Starbucks (NASDAQ:SBUX) turned heads yesterday with its $620 million deal to acquire Teavana (NYSE:TEA). The move -- which will cash out Teavana investors at $15.50 a share, a 53% premium to where the tea retailer closed yesterday but a discount to last year's IPO price of $17 -- is interesting.
- Starbucks has once again made an acquisition related to premium beverages. It snapped up juice bar operator Evolution Fresh in a smaller $30 million deal last year.
- Both deals were announced during the month of November. It will be interesting to see what happens to publicly traded companies behind premium beverages next November.
- Despite the obvious tea connection, Teavana and Starbucks are odd fits.
Teavana is an odd fit because it's not at all like Starbucks. Teavana is an upscale chain of mall stores selling 100 varieties of loose teas and ritzy tea-making equipment. Patrons can buy prepared teas, but that's a tiny sliver of the company's business.
Sure, now that Starbucks has the Verismo coffeemaker one can argue that it too is in the traditional retail business. It's still a strange pairing, especially since Starbucks was already championing its own Tazo teas.
Loaded blenders on deck
So, cutting to the chase: Will Jamba (NASDAQ:JMBA) be Starbucks' next November surprise?
Sure, buying the parent of the 755-unit Jamba Juice chain may seem at odds with its own lines. Evolution Fresh, while primarily a premium juice bar concept, also cranks out smoothies. Starbucks introduced its own Vivanno line of smoothies four years ago.
However, if Teavana fits with Starbucks' own Tazo, why can't Jamba Juice jibe with what the baron of baristas already has blending?
Besides, have you ever tried one of those Starbucks smoothies? They're terrible -- at least compared to the fruitier blends, gamut of boosts, and the wide menu of options available at Jamba.
Thankfully for Jamba, it may not have to wait until next November. As good as Jamba may look on the arm of Starbucks, it may make an equally fitting bride for McDonald's (NYSE:MCD).
Ronald's getting lonely
Mickey D's stunned investors last week. For the first time since 2003, comparable-store sales declined in October.
The 1.8% slide in global comps -- and the even more problematic 2.2% dip in domestic same-unit sales -- should find McDonald's executives replacing Grimaces with grimaces.
After years of recession-busting resilience, the chain may have come to the end of the line of its organic ticket-popping menu additions. The barbell pricing approach that offset its cheaper burgers with premium chicken sandwiches, salads, and McCafe beverages has run its course.
Face it, Ronald: You're miles away from where the nearest McRib can hear you.
Jamba would help.
Yes, the McDonald's smoothies are actually better than the icy concoctions that Starbucks is blending, but they're still no match for what Jamba Juice has excelled at as the country's largest stand-alone smoothie chain.
Jamba-branded smoothies at McDonald's restaurants would be a potential game changer, but it doesn't even have to get to that point for the deal to make sense. McDonald's would be able to expand Jamba, globally, on its own merits.
Jamba has already gone where McDonald's will never be able to go. Jamba is quickly expanding self-serve nutritional smoothie stations in high schools, where the burger giant would never be welcome. McDonald's could also provide Jamba with seasoned experience in expanding Jamba's own food business.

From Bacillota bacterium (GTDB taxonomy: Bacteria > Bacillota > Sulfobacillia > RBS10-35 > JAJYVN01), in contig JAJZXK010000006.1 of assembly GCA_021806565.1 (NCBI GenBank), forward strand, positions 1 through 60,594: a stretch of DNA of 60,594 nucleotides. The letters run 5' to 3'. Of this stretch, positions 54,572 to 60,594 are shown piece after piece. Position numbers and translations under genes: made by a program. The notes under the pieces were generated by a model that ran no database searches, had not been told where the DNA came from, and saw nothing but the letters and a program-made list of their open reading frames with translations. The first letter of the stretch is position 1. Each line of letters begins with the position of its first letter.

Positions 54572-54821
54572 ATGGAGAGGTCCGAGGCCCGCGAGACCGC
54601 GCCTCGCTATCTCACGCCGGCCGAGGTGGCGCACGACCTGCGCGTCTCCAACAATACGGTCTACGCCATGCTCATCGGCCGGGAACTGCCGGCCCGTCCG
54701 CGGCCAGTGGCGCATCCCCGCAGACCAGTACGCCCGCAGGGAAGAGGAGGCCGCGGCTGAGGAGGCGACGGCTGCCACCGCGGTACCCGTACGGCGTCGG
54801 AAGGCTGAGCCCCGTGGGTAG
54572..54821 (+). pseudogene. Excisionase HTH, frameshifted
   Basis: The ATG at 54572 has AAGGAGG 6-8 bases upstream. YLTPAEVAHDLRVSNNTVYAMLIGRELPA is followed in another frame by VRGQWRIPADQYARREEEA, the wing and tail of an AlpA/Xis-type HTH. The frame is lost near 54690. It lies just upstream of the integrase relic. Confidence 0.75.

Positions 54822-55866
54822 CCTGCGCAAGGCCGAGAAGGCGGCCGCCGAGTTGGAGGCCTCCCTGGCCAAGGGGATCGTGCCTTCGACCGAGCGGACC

It's a deal that makes sense, if only to make sure that Starbucks doesn't get Jamba first.
Beyond the Golden Arches
Naturally, this doesn't have to be limited to just McDonald's or Starbucks. Burger King Worldwide (NYSE:BKW) introduced smoothies earlier this year, and arming itself with the brand in the niche would help it catch up quickly.
This wouldn't be a stretch for Burger King. It's not beyond branded edibles on its menu, judging by the Cinnabon cinnamon rolls, Quaker oatmeal, and Hershey's Sundae pie that are there right now. Why license when you can own?
We also can't dismiss beverage companies in general. PepsiCo (NASDAQ:PEP) has Tropicana. Coca-Cola (NYSE:KO) has Minute Maid. Jamba has become a true wellness brand with its own ready-to-drink retail products.
A company that is also in a McDonald-esque situation is Monster Beverage (NASDAQ:MNST). The largest energy drink company after Red Bull is coming under fire over the health risks of its adrenaline-boosting beverages. Jamba isn't stirring up any such controversy with its line of canned energy drinks. They feature 70% real fruit juice, 90 calories per serving, and have natural energy boosts. Snapping up Jamba would be a great way for Monster to clean up its image as it develops a fallback plan in case the backlash against carbonated energy drinks intensifies.
Jamba doesn't need a suitor. It's rolling these days, coming off eight straight quarters of positive store-level comps.
However, it wouldn't be a surprise if suitors still come calling.
Why wait until next November?
Longtime Fool contributor Rick Aristotle Munarriz owns shares of Jamba. The Motley Fool owns shares of McDonald's, PepsiCo, Starbucks, and Teavana Holdings and has the following options: short JAN 2013 $47.00 puts on Starbucks. Motley Fool newsletter services recommend Burger King Worldwide, The Coca-Cola Company, McDonald's, Monster Beverage, PepsiCo, and Starbucks. Try any of our Foolish newsletter services free for 30 days. We Fools may not all hold the same opinions, but we all believe that considering a diverse range of insights makes us better investors. The Motley Fool has a disclosure policy.